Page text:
When wage-price inflation started to heat up in the summer of l970, the Nixon administration began searching for a way to open up communications with labor and management on possible anti-inflation plans without attracting a great deal of public attention.

At the time, AFL-CIO President George Meany was having no part of the administration's attempts to re-establish the Labor-Management Advisory Committee first set up by the Kennedy White House. Meany had walked off the committee in the late 1960s to protest the Johnson administration's wage-price guideposts.

Nixon's answer: the National Commission on Productivity.

The tripartite commission, with equal numbers from labor, management and government, served as the forum for the sensitive anti-inflation negotiations while leaving individual members free to take whatever public stance they wanted on the wage-price problems facing the nation. The commission served as the major negotiating forum with labor and management until the summer of 1971 when the White House imposed wage-price controls

Now, more than a decade later, the Reagan administration is toying once again with the idea of creating a tripartite Productivity Committee. But this time, it will have to do without most of labor.

The idea of creating a committee was proposed to labor earlier this summer. After weeks of deliberation within the federation, AFL-CIO President Lane Kirkland decided to serve on the new committee. "He decided he couldn't really refuse the president," an associate said last week.

But that was before the the president fired the nation's striking air traffic controllers. Two weeks ago, Kirkland wrote the White House saying that, in view of the president's action, he no longer was willing to serve on the proposed committee.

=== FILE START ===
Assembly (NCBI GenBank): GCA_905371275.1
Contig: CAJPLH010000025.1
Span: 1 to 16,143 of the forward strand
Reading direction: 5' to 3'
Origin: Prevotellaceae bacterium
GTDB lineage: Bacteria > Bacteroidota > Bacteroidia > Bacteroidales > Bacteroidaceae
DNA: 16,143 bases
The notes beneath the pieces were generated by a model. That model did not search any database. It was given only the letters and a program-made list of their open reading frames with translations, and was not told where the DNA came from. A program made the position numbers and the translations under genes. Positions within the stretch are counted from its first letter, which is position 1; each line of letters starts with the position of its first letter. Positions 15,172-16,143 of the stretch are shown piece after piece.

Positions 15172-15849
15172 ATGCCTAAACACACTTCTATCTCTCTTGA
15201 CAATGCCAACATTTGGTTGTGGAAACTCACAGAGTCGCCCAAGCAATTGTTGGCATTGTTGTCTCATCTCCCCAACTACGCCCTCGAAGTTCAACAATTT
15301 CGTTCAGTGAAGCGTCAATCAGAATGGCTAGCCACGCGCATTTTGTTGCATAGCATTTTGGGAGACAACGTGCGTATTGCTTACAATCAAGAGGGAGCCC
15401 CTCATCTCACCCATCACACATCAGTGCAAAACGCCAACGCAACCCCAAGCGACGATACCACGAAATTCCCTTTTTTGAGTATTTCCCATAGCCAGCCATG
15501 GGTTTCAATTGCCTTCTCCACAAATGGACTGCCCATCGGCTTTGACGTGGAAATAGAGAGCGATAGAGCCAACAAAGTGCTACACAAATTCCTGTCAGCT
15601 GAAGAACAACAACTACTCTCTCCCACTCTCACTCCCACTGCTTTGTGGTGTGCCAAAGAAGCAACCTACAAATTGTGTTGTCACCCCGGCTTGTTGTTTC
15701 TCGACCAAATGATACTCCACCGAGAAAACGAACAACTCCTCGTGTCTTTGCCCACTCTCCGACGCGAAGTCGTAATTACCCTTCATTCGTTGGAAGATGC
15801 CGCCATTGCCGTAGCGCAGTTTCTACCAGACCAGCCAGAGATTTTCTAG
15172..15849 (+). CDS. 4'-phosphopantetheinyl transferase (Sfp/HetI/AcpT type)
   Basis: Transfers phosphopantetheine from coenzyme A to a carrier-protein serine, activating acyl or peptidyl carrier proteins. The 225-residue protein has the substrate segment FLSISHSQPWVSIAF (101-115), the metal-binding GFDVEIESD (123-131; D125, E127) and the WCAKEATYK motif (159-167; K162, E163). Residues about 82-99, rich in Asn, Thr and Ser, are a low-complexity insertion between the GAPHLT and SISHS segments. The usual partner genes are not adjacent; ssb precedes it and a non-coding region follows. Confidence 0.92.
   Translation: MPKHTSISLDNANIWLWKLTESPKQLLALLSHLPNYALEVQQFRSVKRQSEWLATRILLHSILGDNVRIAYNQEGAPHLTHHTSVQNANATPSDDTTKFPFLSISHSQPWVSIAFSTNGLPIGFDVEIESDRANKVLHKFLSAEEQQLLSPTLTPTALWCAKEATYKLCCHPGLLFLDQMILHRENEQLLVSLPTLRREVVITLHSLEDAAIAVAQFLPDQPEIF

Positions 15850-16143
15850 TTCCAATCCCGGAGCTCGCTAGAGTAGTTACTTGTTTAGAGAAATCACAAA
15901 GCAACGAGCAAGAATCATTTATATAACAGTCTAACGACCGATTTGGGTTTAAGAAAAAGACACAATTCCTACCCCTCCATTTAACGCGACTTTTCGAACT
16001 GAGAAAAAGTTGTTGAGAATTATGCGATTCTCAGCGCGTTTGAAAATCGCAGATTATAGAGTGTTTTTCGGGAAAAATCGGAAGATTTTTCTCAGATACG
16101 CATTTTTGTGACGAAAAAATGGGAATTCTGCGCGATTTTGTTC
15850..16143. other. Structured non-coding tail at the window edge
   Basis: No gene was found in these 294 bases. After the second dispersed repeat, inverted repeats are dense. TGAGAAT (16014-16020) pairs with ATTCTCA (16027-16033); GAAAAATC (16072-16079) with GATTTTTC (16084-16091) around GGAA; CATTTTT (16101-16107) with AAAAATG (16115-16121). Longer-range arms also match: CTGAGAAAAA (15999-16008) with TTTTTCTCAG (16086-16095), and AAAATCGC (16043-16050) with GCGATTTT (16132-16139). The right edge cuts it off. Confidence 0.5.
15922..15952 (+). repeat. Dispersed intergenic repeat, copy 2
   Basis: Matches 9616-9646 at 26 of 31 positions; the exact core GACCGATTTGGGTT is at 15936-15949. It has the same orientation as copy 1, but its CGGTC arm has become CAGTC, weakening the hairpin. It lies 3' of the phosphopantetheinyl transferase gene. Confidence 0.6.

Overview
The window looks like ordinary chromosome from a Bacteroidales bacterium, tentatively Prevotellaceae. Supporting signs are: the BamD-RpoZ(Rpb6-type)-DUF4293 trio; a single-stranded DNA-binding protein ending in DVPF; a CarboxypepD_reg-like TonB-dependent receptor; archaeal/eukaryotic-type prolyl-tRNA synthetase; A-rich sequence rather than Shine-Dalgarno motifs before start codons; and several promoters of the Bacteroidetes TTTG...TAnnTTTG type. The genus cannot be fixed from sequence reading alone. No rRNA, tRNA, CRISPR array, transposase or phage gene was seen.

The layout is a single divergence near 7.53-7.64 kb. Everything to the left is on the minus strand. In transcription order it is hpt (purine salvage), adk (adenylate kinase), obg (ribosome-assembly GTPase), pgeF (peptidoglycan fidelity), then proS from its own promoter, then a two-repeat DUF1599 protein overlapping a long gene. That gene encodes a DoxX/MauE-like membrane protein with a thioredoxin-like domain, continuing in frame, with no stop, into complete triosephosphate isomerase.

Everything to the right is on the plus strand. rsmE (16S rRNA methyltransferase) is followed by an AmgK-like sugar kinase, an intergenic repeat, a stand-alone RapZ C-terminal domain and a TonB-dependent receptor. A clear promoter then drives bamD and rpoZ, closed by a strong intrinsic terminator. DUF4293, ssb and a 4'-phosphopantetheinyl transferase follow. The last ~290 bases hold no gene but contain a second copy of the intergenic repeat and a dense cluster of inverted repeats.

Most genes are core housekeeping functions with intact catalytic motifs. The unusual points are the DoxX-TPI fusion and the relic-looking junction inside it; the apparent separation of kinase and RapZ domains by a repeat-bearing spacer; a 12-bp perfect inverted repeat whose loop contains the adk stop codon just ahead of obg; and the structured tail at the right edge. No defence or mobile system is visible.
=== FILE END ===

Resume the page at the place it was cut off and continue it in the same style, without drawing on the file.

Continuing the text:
Taking their cue from Kirkland, William Wynn, president of the Commercial Food Workers Union, and Robert Georgine, president of the AFL-CIO Build ing and Construction Trades Department, also withdrew from the committee.

As originally proposed by the Reagan administration, the new Productivity Committee would be headed by former Treasury secretary William Simon and would include 4 Cabinet officers, 15 business executives and at least 5 labor leaders.

The Cabinet officers were expected to be the secretaries of Commerce, Labor and Treasury and possibly the director of the Office of Management and Budget. Business leaders included Justin Dart, Reagan's longtime friend; C. Jackson Grayson, the head of the American Productivity Center; and TRW Chairman Reuben Mettler.

It was unclear just who the other union leaders would be besides the three AFL-CIO union leaders who resigned from the committee. One of the other two labor officials was from the Teamsters, but it was not Teamsters President Roy Williams, who is under federal indictment. The other union leader was from "the gang of 14 that Reagan has put together from the maritime and building trades unions," an AFL-CIO official said this week.

Also unclear is whether the White House still plans to go ahead with the committee now that labor basically has pulled out. But in light of the increasingly bitter relationship between the White House and the AFL-CIO, such a group cannot serve as a sounding board with labor for any future economic policy decisions, and trying to determine national productivity policy without labor is like trying to run a car without wheels.